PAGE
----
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ASISA: Local CIS industry assets surpass R3.5 trillion for the first time

28 May 2024 Association for Savings and Investment South Africa (ASISA)

The local Collective Investment Schemes (CIS) industry increased assets under management to R3.57 trillion in the first quarter of 2024 from R3.49 trillion at the end of December 2023.

The CIS industry statistics for the quarter and year ended March 2024, released by the Association for Savings and Investment South Africa (ASISA), show that participating CIS management companies (Mancos) achieved total net inflows of R103 billion over the 12 months to the end of March 2024.

Sunette Mulder, senior ASISA policy adviser, points out that the bulk of the net inflows was contributed by existing investors who reinvested income declarations (dividends and interest) worth R115 billion over the 12 months to the end of March 2024. Without the reinvestments, CIS Mancos would have reported net outflows of R12 billion for the period.

While reinvested income declarations are not considered new money, investors who receive them choose to buy additional units in their existing portfolios instead of withdrawing this money.

Mulder says a deep dive into the local CIS statistics paints a picture of consumers under strain and reluctant to commit their investments in a volatile market. “If reinvestments are excluded, our industry experienced net outflows in three of the four quarters to the end of March this year,” says Mulder.

In the first quarter of this year, CIS Mancos reported net inflows of R29 billion, but if reinvestments are stripped out, the industry experienced net outflows of R5 billion.

Rewards for those who disregard short-term noise

Mulder says the JSE All Share Index (ALSI) delivered a flat return of 1.5% over the 12 months to the end of March 2024, which did little to bolster investor confidence.

“Consumers are under financial pressure due to a tough economic climate and rising living costs. In addition, we find ourselves in an uncertain investment climate due to the upcoming elections. Throw in poor returns from the local market, and we have an environment not conducive to strong inflows of new money,” comments Mulder.

Yet, says Mulder, equity markets tend to reward investors who brave volatility and disregard short-term noise to commit their money for the long term.

South African (SA) Equity General portfolios, on average, delivered a return of 3.7% over the one-year to the end of March 2024 – just slightly higher than the JSE ALSI over the same period. Over 20 years, however, SA Equity General portfolios outperformed all other categories and rewarded those who stayed the course with an annual average return of 12.3% (net of fees).


According to Mulder, SA Multi Asset High Equity portfolios were not far behind with a 20-year return of 11.5%. She explains that Multi Asset portfolios are designed to deliver a more stable performance than pure equity portfolios by smoothing out market volatility through diversification.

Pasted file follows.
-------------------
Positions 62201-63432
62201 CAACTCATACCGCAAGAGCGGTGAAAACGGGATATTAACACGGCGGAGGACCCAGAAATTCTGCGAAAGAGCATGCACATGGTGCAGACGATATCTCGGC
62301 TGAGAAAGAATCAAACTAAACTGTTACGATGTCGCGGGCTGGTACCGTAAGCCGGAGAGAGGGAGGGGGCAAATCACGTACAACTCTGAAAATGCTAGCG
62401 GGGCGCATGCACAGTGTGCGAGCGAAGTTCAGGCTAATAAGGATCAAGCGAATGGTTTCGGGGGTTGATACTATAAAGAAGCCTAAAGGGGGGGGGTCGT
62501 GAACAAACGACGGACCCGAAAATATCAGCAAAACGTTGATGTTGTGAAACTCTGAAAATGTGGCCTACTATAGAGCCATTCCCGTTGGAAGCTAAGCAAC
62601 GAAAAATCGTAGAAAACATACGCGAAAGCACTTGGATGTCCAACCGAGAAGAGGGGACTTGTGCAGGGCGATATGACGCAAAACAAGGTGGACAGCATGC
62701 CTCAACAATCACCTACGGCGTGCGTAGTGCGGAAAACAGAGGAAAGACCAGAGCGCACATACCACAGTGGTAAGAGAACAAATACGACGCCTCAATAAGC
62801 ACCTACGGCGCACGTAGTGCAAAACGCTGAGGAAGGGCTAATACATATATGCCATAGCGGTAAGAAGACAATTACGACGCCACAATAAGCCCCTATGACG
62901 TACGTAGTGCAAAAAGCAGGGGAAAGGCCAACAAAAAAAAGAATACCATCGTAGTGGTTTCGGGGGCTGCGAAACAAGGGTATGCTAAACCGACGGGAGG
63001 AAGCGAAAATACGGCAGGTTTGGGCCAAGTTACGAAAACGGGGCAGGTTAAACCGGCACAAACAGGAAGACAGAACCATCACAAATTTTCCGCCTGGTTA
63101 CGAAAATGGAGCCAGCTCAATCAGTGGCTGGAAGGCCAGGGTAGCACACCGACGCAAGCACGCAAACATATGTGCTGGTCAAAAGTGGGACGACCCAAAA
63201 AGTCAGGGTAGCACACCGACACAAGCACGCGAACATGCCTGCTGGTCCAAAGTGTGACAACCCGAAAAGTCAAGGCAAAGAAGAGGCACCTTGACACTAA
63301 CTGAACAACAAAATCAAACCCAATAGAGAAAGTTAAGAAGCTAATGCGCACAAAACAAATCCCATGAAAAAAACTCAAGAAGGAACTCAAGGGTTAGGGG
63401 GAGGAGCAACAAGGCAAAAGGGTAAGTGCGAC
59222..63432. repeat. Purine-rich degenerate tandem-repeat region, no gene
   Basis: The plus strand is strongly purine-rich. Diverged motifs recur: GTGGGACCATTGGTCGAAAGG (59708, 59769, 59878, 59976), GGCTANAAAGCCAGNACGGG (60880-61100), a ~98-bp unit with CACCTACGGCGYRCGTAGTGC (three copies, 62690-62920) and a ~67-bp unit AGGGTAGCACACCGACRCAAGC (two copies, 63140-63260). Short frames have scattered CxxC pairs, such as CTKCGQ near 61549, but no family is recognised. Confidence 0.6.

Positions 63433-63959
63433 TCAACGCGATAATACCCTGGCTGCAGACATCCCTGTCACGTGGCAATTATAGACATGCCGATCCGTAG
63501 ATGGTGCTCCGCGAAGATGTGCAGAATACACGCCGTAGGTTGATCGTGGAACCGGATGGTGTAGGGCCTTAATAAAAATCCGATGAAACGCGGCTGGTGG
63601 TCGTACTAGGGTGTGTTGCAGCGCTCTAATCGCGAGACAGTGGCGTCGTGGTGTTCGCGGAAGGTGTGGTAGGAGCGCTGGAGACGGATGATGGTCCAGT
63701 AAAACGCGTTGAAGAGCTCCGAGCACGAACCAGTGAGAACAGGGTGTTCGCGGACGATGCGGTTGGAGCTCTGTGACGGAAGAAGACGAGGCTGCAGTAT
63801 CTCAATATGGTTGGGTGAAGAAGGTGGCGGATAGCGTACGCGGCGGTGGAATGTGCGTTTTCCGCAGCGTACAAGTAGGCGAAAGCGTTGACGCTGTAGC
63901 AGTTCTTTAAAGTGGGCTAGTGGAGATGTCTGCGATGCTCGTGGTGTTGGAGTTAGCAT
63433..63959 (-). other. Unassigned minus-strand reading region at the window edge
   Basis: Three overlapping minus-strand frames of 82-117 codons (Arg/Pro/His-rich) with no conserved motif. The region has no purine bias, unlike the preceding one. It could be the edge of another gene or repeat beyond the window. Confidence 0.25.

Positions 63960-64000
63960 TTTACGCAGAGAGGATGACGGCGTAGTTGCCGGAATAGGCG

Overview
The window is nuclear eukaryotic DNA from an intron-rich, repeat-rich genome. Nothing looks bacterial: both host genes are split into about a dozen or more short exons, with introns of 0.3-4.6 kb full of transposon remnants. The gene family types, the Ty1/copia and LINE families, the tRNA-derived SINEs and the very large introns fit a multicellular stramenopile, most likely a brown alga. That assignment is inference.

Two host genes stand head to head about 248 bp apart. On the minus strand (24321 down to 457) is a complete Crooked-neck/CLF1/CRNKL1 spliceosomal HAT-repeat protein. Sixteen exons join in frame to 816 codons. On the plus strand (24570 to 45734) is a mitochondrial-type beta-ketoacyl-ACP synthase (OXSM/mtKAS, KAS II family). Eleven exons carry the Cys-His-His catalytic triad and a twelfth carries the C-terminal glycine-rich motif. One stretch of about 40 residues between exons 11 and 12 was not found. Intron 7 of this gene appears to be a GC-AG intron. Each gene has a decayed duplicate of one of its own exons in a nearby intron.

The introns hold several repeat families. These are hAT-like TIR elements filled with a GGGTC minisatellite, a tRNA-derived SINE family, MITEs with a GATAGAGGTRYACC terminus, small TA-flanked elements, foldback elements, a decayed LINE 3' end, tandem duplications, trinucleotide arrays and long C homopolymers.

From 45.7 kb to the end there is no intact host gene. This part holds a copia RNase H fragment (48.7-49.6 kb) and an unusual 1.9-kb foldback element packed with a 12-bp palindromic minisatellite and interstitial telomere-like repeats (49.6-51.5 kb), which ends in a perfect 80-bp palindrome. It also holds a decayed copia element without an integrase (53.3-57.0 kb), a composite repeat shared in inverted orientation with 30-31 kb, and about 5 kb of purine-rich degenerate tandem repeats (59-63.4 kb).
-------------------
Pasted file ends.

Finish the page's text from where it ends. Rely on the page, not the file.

On the back of the weak Rand, Global Equity General portfolios consistently delivered outstanding performances over the one-year (26.6%), five-year (14.8%), 10-year (12.8%) and 20-year (11.9%) periods. Mulder 

points out that investors would have had to be invested for those periods to benefit from these returns.

Mulder says a successful investment strategy requires a long-term commitment together with an understanding that it is time in the market, as opposed to timing the market, that makes all the difference.

Investor trends

Mulder says SA Multi Asset portfolios were dethroned as investor favourites by SA Interest Bearing portfolios over the 12 months to the end of March 2024. SA Multi Asset portfolios attracted net inflows of R42 billion, while SA Interest Bearing portfolios (Short Term and Variable Term) took R46 billion. SA Money Market portfolios claimed R16 billion in net inflows for the period, while SA Equities unsurprisingly only saw net inflows of R3 billion.

At the end of March 2024, 18% of assets under management were held in SA Equity portfolios, while SA Interest Bearing portfolios held 31% of assets. Half of all assets (50%) remain in SA Multi Asset portfolios, with the rest in SA Real Estate portfolios (1%).

South African investors had a choice of 1 852 local CIS portfolios at the end of March 2024, an increase of 20 portfolios from the end of December 2023.

Offshore focus 

Locally registered foreign portfolios held assets under management of R928 billion at the end of March 2024, compared to R855 billion at the end of December 2023. These portfolios recorded net outflows of R27.9 billion for the year ended March 2024.

Foreign currency unit trust portfolios are denominated in currencies such as the dollar, pound, euro and yen and are offered by foreign unit trust companies. These portfolios can only be actively marketed to South African investors if registered with the Financial Sector Conduct Authority (FSCA). Local investors wanting to invest in these portfolios must comply with Reserve Bank regulations and will be using their foreign capital allowance.

There are currently 693 foreign currency-denominated portfolios on sale in South Africa.

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